SNAP at the Grocery Store

Goal & Audience

Our goal is to inform the general public about the reality of food insecurity and build empathy and understanding. In particular, our game focuses on how SNAP benefits work and how it “feels” to use them in a real world setting – the grocery store. We acknowledge it is impossible to fully capture and simulate the entire experience of food insecurity, but our hope is that by placing the participant in the setting of a grocery store, which many people take for granted, we can introduce unfamiliar experiences to a familiar setting.


Our game takes place in a small grocery store that we have set up, akin to Shaw’s. When the participants enter, we ask them the following questions:

1.How much food do you buy at a time? (1, 2, 3, or 4 weeks)

2.How many people are you shopping for?

We then ask them to do their shopping based on those answers. When they are ready to “check out,” we total up the prices of what they’ve bought. Then, based on how many weeks of food they are buying and how many people they are shopping for, we tell them how much the USDA Thrifty Food Plan (and by extension, SNAP) allocates for them to use, as well as the average SNAP allotment in Massachusetts. See our data here.

We then ask them, what would you give up to get down to the Thrifty Food Plan allotment? What would you give up if you SNAP was your only budget for money? Based on this, we ask them to put food back. This experience, of consciously deciding what to give up, and physically putting it back, can simulate the budgetary constraints food people on SNAP face daily, and help build empathy.

Finally, we take pictures of the before and after carts. A collection of these pictures will be shown to the participant at the end of the experience.

Original food basket for 1 person: $83
Version after we tried to cull to $45, was actually $51.


Final version - still only got down to $42, trying to get to $30.
Final version – still only got down to $42, trying to get to $30.



We tested out the idea on ourselves at a local Shaws, though given more time, we would have liked to try it out on a general audience and use prices that are not as high as the Cambridge Shaws. If we were to deploy a real version of this game, we would like to set up our own mini grocery store, but if that is not possible, then consider doing it at a real grocery store (though we haven’t thought through the details of that).

Here’s the data for what’s in our carts.



Weeks of groceries
People In Household Maximum Monthly Allotment (Thrifty Food Plan) 1 Week 2 Weeks 3 Weeks 4 Weeks
1 $194 $49 $97 $146 $194
2 $357 $89 $179 $268 $357
3 $511 $128 $256 $383 $511
4 $649 $162 $325 $487 $649
5 $771 $193 $386 $578 $771
6 $925 $231 $463 $694 $925
7 $1,022 $256 $511 $767 $1,022
8 $1,169 $292 $585 $877 $1,169


Weeks of groceries
People in Household Massachusetts Average Monthly Allotment 1 Week 2 Weeks 3 Weeks 4 Weeks
1 $122.86 $30.72 $61.43 $92.15 $122.86
2 $245.72 $61.43 $122.86 $184.29 $245.72
3 $368.58 $92.15 $184.29 $276.44 $368.58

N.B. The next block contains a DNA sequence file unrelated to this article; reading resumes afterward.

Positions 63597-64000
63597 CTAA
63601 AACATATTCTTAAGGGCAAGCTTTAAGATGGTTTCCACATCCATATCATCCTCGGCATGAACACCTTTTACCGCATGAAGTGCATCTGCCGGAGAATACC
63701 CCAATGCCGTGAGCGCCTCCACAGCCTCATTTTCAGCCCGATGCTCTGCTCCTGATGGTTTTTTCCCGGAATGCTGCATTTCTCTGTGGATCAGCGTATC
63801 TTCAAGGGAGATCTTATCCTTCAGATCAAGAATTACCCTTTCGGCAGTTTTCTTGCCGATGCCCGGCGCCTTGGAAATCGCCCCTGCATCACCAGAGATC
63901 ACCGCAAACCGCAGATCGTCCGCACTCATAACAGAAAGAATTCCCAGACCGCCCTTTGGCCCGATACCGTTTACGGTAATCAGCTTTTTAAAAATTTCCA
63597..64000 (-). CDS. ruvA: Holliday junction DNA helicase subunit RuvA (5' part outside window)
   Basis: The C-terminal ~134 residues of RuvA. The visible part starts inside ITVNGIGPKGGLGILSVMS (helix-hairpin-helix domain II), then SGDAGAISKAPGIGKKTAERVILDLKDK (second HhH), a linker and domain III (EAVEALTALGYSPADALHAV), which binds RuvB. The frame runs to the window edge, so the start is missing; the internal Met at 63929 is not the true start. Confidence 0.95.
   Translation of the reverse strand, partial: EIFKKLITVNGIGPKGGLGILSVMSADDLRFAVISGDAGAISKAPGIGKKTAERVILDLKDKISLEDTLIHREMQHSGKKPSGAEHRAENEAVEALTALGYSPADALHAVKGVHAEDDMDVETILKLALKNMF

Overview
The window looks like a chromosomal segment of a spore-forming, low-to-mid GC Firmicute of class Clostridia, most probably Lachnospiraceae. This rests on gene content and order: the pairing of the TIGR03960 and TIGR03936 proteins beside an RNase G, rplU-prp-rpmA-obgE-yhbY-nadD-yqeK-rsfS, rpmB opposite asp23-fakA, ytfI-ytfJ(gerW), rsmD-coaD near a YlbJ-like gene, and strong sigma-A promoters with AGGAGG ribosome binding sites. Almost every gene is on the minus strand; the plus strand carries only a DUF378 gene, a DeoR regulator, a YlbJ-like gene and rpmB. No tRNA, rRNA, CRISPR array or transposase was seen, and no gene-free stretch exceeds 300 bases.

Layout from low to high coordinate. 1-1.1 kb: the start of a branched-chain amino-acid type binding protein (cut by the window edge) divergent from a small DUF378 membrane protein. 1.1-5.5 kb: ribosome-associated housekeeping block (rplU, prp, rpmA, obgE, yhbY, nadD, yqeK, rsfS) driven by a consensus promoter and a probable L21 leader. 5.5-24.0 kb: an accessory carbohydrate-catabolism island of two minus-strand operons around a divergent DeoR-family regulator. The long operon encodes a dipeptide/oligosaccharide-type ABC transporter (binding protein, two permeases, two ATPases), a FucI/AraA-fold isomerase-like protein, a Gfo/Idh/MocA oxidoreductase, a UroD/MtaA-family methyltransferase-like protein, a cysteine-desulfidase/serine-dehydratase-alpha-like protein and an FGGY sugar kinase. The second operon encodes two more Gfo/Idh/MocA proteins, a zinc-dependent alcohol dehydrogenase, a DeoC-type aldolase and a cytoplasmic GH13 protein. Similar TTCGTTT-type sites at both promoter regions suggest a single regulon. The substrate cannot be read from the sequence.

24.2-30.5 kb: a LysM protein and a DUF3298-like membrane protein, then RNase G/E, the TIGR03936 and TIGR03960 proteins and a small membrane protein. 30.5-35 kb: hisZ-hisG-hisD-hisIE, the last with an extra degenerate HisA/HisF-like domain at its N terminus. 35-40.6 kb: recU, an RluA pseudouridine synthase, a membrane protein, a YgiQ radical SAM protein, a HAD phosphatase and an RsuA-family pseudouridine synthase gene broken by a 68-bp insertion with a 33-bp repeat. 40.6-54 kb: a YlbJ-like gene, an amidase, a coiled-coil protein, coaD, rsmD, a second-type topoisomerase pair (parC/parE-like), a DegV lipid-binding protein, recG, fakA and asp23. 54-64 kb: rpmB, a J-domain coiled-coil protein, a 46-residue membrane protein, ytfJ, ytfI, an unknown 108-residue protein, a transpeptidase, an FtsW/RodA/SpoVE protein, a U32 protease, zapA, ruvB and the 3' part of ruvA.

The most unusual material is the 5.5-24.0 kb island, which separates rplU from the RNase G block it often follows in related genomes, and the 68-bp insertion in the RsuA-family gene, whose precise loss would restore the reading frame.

4 $491.44 $122.86 $245.72 $368.58 $491.44
5 $614.30 $153.58 $307.15 $460.73 $614.30
6 $737.16 $184.29 $368.58 $552.87 $737.16
7 $860.02 $215.01 $430.01 $645.02 $860.02
8 $982.88 $245.72 $491.44 $737.16 $982.88





Data game: color scavenger hunt

Location: Museum (or wing of a museum)

Team size: 3-5 people

Audience: Children and adolescences who may not yet be invested or engaged with art.

Goals: Make the museum experience more active and more goal oriented to engage new populations with art.

Game process:

Each team receives a bag full of everyday objects at the entryway of the museum.  Each object in the bag has a distinct main color that matches to a major color in one of the art pieces in the museum.  Objects also contain a small identifier code.

Once all teams are prepared, they are released into the museum to match their objects to the art pieces.  When they find a piece that they believe matches one of their objects, they scan the identifier code on that object to verify it, and then leave the object by the piece if it is correct.  A system keeps track of the successful matches for each team, and the team that matches all their objects first is the winner.

Data: Color data from artworks and from pictures of the objects of interest.

Team: Laura and Desi

Data Game: SNAP Simulation


The average recipient of SNAP in 2015 receives $122 per month. SNAP is meant to supplement, not replace the food budget for a person in a given month – it is intended to cover 30% of that person’s monthly food budget. This means that the projected monthly food budget for a single person is $406.

That leaves about ~$100 a week for groceries. Not every family can afford the extra $70/week though, and as a result some families rely on SNAP to account for more than 30% of their food budget.

The Simulation

  • Construct your family:
    • A player starts by rolling a dice (1-6) to determine the size of his/her family
      • Surrounding players will join that player’s family, depending on the outcome of the dice roll.
    • If family size  > 2, each subsequent person is a child. Each child rolls the dice (1-6) to determine his/her grade: grade=n*2.
    • The head of the family rolls the dice (1-6) to determine starting cash (range $50-$100) for each person.
      • Each member of the family receives $((n x 10) + 40)
        • (a roll of 6 represents the expected budget, where SNAP accounts for 30% of total)